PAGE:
The COVID-19 situation is having a major impact on the Australian economy and affecting the lives of all Australians, including our Energy Super members.
The Australian Federal, State and Territory Governments have announced a range of stimulus measures to support both businesses and individuals.
Here are some of the benefits members may be eligible for.
Information current as at 11 August 2020
Some initial options to consider
If you experience a loss or reduction of income due to COVID-19, you may still be able to maintain a basic standard of living by using existing savings and government support.
A good place to start is with the family budget. Work out how your expenses have changed, or could be further reduced over the coming months, and include any income or government assistance you are eligible for.
You might then want to consider the other ways you can reduce expenses over the coming months by deferring non-essential spending, or speaking to your:
- Bank — most banks are offering up to a six-month ‘pause’ on home loans and other debts (like credit cards).
- Utility providers and telecommunication companies — most companies can offer payment plans.
- Landlord — the government has announced landlords will be unable to evict renters due to financial difficulty during the COVID-19 situation. You may also be able to negotiate reduced rent.
- Local council — most local councils are offering support for businesses and families affected by COVID-19, from rates reductions, to rebates on licence fees, to grants for community organisations.
Even with the above measures, there still may be a gap between your income and savings, and the ongoing expenses you have to meet. To bridge this, some people are considering accessing a part of their superannuation benefits to get them through.
With any of the above, including where you defer or reduce payments, you'll need to resume payments at a future date so you'll need a plan in place for getting back on top of these. This could include catching up on loan repayments or increasing your super contributions when conditions improve.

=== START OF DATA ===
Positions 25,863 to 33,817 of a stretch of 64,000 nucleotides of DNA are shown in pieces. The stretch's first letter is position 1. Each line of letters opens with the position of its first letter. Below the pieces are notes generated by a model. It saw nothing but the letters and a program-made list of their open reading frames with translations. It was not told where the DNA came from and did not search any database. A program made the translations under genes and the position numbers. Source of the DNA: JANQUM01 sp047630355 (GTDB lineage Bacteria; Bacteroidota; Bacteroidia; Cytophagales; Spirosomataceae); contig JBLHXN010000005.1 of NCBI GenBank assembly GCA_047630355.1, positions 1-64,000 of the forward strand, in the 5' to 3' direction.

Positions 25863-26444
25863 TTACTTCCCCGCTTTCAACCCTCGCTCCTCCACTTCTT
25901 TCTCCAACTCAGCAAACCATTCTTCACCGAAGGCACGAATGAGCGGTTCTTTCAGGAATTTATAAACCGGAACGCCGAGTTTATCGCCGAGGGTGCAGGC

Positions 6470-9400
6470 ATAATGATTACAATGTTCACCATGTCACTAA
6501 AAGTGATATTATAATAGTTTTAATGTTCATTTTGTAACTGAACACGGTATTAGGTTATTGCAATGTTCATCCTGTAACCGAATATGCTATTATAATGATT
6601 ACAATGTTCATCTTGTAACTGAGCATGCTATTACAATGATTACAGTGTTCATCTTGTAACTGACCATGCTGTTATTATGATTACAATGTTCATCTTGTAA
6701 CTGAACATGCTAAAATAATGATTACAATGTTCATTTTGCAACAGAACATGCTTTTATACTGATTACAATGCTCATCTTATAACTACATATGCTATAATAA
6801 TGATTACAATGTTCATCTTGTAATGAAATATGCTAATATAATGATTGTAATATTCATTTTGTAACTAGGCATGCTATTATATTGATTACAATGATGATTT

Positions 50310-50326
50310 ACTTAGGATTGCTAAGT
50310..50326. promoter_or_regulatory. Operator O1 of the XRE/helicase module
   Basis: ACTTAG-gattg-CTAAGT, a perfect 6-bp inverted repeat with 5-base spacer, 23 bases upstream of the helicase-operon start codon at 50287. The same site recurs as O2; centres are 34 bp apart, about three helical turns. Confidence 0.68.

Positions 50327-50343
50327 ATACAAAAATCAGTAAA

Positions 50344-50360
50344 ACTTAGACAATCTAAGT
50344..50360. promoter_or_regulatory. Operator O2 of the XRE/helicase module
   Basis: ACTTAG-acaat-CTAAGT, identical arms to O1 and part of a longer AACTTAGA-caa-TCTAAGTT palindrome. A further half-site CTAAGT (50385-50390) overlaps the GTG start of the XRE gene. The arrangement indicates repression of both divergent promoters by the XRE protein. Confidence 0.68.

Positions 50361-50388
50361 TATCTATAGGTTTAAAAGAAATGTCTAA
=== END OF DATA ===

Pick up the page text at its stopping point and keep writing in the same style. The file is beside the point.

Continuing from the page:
Financial assistance available
As at August 2020, the government provides a wage subsidy to around 3.5 million workers who receive a flat payment of $1,500 per fortnight through their employer, before tax. This is equivalent to 70% of the national median wage.
From 28 September 2020, this payment will reduce to:
- $1,200 per fortnight for full-time workers
- $750 for part-time workers (people working fewer than 20 hours a week).
From 4 January 2021, this will further reduce to:
- $1,000 per fortnight for full-time workers
- $650 per fortnight for part-time workers.
Payments are scheduled to end in March 2021.
Eligibility for JobKeeper
Eligible employers include businesses structured through companies, partnerships, trusts and sole traders. Not-for-profit entities, including charities, are also eligible.
Businesses with a turnover of less than $1 billion a year are eligible if their turnover has been reduced — or will be reduced — by more than 30% relative to a comparable period a year ago (of at least one month).
Employers with an annual turnover of $1 billion or more need to show a reduction in revenue of 50% or more to be eligible.
ACNC-registered charities other than universities and schools must show at least a 15% reduction in turnover.
Certain businesses are ineligible. See the ATO website for full eligibility details.
Employees eligible for the payment must be at least 18 years old as at 1 March 2020 and be:
- employees who were working with the employer on 1 March 2020 and who were retained or continue to be employed by that employer
- employees who were stood down on or after 1 March 2020 but have since been reemployed by the same employer.
Casual employees must have been working for the employer for at least 12 months as at 1 March 2020, and not be permanent employee of any other employer.
If you were 16 or 17 as of 1 March 2020, you may be able to qualify if you are independent or not undertaking full-time study. Check with the ATO.
To qualify, you must be an Australian citizen or hold a permanent visa, a protected special category visa or a non-protected special category visa and have been living in Australia continually for a decade or more. New Zealand citizens on a special category visa will also be eligible.
Eligibility changes from 28 September 2020
Employers will need to reapply for the JobKeeper extension, and the eligibility rules have two main changes:
- Eligible employees need to have been employed from at least 1 July, rather than 1 March.
- Eligible employers must demonstrate a reduced turnover comparing the 2020 June quarter to the 2019 June quarter.
See the ATO website for full details.